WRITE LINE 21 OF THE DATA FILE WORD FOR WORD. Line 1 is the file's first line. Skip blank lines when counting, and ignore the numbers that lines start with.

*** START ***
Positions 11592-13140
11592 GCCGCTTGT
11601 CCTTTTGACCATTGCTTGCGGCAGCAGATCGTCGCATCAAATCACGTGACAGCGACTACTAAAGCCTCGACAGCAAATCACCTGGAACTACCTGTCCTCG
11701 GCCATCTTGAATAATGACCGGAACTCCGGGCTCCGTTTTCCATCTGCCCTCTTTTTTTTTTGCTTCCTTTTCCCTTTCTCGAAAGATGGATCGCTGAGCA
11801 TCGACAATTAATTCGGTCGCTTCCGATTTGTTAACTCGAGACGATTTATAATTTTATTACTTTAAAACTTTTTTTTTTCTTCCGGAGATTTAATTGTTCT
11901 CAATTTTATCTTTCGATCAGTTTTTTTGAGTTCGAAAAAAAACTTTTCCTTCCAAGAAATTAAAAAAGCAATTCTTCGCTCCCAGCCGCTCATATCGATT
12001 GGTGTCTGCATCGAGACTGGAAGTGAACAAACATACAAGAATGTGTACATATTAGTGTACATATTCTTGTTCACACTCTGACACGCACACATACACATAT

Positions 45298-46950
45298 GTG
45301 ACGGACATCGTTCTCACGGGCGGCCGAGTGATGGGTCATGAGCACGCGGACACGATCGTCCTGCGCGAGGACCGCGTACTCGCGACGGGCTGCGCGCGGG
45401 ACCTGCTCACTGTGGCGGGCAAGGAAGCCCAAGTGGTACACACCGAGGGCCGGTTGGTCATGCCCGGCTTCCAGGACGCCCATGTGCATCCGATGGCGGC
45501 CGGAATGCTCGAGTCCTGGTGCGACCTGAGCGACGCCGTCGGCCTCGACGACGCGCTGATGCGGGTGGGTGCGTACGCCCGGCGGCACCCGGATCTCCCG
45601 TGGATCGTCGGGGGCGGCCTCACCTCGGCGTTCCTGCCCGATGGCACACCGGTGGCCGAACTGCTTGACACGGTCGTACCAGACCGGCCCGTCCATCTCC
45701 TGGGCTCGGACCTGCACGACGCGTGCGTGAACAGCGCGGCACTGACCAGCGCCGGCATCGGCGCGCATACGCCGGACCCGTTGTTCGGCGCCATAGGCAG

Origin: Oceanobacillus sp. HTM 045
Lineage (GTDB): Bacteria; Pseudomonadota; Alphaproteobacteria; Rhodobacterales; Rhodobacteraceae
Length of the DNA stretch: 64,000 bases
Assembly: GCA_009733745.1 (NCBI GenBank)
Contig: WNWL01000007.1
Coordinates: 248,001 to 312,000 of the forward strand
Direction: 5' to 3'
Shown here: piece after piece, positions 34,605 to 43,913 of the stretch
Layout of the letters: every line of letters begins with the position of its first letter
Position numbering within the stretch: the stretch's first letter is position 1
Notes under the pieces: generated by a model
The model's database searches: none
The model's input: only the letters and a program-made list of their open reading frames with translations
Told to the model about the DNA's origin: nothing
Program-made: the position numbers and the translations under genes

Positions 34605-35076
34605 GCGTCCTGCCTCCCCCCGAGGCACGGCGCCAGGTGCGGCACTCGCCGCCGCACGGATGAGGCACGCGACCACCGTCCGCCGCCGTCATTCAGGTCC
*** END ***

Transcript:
Direction: 5' to 3'